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2011 New Year's Resolutions

By Charlotte Lowrie

Alarm clockPart of the beauty of each new year is the opportunity to make a fresh start, to build anew on the foundation that was laid last year and the years previous. Truthfully, resolutions are only as useful as the commitment of the resolver in remembering and implementing them through the year, even as the year grows old.

Hope, however, springs eternal. And for 2011, I am making the following resolutions. You may glance at my list of resolutions and wonder why I chose so few. The answer is that I know from experience that a few well-designed resolutions have a far better chance of being completed than a laundry list of ten or 15 resolutions. And by having fewer resolutions, I can devote more time and attention to doing them well.

Resolution(n): "The state of being resolved or firm in opinion or thought; conviction; assurance."

  • I will begin two personal photography projects, and continue working on my Visual Poetry personal project. For most working photographers, the majority of daily photography is driven by client or project requirements. Personal projects provide the opportunity to explore subjects that appeal to personal passions, and they produce images that may or may not result in sales.

    It's important to choose personal projects carefully. The best personal projects are those that stretch creativity and vision. The best personal projects fuel themselves, engendering new ideas and approaches as the work continues. The best personal projects produce a unified body of work--a progressive story with a beginning that reaches toward an elusive end. The best personal projects are exciting enough to get a photographer out of bed every morning at the first ring of the alarm clock. The best personal projects spill over into daily photography imbuing it with freshness and polish.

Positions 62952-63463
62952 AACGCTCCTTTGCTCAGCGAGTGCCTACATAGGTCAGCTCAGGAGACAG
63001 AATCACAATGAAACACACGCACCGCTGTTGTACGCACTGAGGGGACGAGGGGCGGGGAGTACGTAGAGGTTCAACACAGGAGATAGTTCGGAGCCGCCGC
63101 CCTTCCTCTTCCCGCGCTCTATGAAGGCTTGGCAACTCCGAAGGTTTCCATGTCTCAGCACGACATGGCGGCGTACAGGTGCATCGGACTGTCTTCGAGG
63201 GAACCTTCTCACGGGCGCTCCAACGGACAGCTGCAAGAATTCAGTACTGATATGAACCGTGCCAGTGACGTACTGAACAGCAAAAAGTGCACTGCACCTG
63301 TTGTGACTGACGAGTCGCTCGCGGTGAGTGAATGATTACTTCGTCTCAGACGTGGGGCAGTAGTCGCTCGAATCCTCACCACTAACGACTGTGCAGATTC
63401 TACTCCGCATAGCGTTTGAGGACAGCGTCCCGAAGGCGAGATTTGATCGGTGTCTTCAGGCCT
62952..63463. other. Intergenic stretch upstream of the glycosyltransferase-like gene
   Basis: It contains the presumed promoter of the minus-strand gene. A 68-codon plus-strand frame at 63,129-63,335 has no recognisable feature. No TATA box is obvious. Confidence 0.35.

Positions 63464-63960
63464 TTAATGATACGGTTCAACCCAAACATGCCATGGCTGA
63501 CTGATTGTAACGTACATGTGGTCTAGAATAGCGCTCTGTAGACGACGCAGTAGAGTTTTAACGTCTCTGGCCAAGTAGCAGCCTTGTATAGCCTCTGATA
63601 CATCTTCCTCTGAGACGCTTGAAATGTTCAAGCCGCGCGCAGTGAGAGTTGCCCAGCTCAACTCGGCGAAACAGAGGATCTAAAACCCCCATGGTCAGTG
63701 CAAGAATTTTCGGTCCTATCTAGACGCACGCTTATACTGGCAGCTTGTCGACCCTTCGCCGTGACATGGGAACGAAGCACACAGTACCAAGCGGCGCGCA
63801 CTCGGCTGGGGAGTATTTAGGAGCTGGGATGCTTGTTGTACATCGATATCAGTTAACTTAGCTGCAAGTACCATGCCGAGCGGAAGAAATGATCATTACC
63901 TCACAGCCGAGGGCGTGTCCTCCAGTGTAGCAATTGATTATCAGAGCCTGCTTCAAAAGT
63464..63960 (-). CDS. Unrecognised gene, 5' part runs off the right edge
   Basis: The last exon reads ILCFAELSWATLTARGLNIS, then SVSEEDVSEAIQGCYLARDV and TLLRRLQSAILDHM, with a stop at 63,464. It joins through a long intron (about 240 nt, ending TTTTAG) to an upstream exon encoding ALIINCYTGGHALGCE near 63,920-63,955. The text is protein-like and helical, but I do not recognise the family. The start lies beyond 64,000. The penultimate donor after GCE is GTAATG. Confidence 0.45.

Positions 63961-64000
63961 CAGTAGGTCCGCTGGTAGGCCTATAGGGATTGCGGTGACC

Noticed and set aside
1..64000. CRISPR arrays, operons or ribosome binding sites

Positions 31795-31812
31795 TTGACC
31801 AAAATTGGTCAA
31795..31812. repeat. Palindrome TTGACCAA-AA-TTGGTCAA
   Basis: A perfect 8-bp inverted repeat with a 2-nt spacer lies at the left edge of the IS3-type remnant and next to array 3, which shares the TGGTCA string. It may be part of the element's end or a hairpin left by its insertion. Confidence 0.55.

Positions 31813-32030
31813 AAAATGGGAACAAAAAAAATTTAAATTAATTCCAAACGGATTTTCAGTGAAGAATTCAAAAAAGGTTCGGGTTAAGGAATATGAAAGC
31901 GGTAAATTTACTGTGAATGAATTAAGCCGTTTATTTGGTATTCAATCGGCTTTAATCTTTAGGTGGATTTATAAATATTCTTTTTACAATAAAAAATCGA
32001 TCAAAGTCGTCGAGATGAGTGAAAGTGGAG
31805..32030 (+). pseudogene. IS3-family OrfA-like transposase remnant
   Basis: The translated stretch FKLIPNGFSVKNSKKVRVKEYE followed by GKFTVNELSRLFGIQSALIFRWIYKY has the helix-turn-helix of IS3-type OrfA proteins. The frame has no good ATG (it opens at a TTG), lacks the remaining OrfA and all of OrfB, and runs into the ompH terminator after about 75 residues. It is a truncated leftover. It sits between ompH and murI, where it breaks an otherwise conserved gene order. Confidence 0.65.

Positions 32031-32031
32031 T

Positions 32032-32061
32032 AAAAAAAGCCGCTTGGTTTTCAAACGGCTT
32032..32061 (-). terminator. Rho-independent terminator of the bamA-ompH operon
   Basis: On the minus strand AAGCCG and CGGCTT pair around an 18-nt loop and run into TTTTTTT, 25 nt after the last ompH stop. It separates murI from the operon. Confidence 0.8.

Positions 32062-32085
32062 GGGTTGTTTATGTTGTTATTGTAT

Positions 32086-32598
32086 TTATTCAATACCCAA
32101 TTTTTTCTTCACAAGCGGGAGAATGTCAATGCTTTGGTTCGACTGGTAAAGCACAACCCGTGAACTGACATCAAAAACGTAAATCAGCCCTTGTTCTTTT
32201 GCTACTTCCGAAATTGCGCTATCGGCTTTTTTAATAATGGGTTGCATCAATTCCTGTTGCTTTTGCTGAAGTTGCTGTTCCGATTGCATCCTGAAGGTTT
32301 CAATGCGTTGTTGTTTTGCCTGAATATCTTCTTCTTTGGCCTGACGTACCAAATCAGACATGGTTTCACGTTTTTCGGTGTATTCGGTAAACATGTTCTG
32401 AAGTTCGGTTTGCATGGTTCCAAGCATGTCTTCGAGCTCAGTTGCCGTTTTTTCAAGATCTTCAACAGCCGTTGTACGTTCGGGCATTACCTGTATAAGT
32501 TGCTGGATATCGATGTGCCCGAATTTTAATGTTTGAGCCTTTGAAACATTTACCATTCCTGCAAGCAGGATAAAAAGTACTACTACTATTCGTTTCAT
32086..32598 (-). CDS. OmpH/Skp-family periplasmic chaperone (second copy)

• I will bring my daily photography to the next higher level. This sounds very vague, but I'll define it by comparing my work to the work of photographers who I admire, and then I'll identify specific elements that will move to move my work to the next level. With a minimum of thought, I know that I want to master portrait lighting both in the studio and on location. And off the top of my head, I know that I want to create a signature style for portrait work, and for my still-life shooting.

  • I will put words with my images. It's a rare creative person who works in only one aspect of the arts. For me, my other creative half is a passion for writing: a passion that burns as hot as my passions for photography. In recent years, writing has been centered on the books that I write. But for many images that I make, there is a story. While showing the "story" within the image is always my goal, I also want to wrap some images with inspiring and beautiful words.

  • I will delete all images that do not inspire or move me. This is as easy as it sounds: If I'm not moved by the image, it will not move anyone else, and it will go into the trash.

That is the crop of my resolutions. Of course, there is a risk in publishing personal resolutions for everyone to see, not the least of which is that if I don't achieve these goals, it will be plain for everyone to see. But the flip-side to that is that I will be accountable to all of you, and that provides excellent motivation to work on these resolutions.

I wish you all a very blessed, productive, and creative 2011!

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About the author: Charlotte Lowrie is an award-winning freelance journalist and photographer based in Seattle. She is the author of 14 photography books, numerous magazine articles, and she teaches photography classes at BetterPhoto.com.

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Contact: charlotte@wordsandphotos.org